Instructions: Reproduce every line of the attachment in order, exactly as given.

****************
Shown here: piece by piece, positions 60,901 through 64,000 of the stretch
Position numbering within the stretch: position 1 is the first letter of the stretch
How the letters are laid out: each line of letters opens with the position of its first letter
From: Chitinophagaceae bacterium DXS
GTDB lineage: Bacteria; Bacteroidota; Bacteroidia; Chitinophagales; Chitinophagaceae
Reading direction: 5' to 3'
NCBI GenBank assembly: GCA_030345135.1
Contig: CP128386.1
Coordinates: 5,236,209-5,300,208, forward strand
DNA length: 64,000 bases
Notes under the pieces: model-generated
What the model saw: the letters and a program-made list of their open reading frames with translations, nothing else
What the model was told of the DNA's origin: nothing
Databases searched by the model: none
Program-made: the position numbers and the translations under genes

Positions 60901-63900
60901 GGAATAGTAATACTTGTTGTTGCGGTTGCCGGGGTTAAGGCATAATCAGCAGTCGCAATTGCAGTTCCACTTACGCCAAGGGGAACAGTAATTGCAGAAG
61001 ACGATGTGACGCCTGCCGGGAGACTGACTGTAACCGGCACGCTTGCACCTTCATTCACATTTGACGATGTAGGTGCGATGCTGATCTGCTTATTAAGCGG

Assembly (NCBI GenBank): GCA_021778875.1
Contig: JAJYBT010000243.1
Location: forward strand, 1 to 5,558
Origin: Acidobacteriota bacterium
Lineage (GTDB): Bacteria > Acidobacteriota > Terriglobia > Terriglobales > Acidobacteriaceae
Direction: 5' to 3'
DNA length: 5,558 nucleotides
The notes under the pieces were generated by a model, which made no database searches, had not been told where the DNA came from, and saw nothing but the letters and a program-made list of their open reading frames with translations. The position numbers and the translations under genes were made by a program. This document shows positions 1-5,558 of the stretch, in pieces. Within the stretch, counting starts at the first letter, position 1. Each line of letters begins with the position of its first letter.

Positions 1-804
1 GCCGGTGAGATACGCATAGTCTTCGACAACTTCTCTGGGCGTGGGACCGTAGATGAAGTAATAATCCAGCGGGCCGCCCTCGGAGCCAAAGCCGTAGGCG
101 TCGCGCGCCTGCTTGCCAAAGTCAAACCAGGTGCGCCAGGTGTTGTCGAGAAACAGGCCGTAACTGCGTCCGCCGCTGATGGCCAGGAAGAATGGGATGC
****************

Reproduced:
Shown here: piece by piece, positions 60,901 through 64,000 of the stretch
Position numbering within the stretch: position 1 is the first letter of the stretch
How the letters are laid out: each line of letters opens with the position of its first letter
From: Chitinophagaceae bacterium DXS
GTDB lineage: Bacteria; Bacteroidota; Bacteroidia; Chitinophagales; Chitinophagaceae
Reading direction: 5' to 3'
NCBI GenBank assembly: GCA_030345135.1
Contig: CP128386.1
Coordinates: 5,236,209-5,300,208, forward strand
DNA length: 64,000 bases
Notes under the pieces: model-generated
What the model saw: the letters and a program-made list of their open reading frames with translations, nothing else
What the model was told of the DNA's origin: nothing
Databases searched by the model: none
Program-made: the position numbers and the translations under genes

Positions 60901-63900
60901 GGAATAGTAATACTTGTTGTTGCGGTTGCCGGGGTTAAGGCATAATCAGCAGTCGCAATTGCAGTTCCACTTACGCCAAGGGGAACAGTAATTGCAGAAG
61001 ACGATGTGACGCCTGCCGGGAGACTGACTGTAACCGGCACGCTTGCACCTTCATTCACATTTGACGATGTAGGTGCGATGCTGATCTGCTTATTAAGCGG

Assembly (NCBI GenBank): GCA_021778875.1
Contig: JAJYBT010000243.1
Location: forward strand, 1 to 5,558
Origin: Acidobacteriota bacterium
Lineage (GTDB): Bacteria > Acidobacteriota > Terriglobia > Terriglobales > Acidobacteriaceae
Direction: 5' to 3'
DNA length: 5,558 nucleotides
The notes under the pieces were generated by a model, which made no database searches, had not been told where the DNA came from, and saw nothing but the letters and a program-made list of their open reading frames with translations. The position numbers and the translations under genes were made by a program. This document shows positions 1-5,558 of the stretch, in pieces. Within the stretch, counting starts at the first letter, position 1. Each line of letters begins with the position of its first letter.

Positions 1-804
1 GCCGGTGAGATACGCATAGTCTTCGACAACTTCTCTGGGCGTGGGACCGTAGATGAAGTAATAATCCAGCGGGCCGCCCTCGGAGCCAAAGCCGTAGGCG
101 TCGCGCGCCTGCTTGCCAAAGTCAAACCAGGTGCGCCAGGTGTTGTCGAGAAACAGGCCGTAACTGCGTCCGCCGCTGATGGCCAGGAAGAATGGGATGC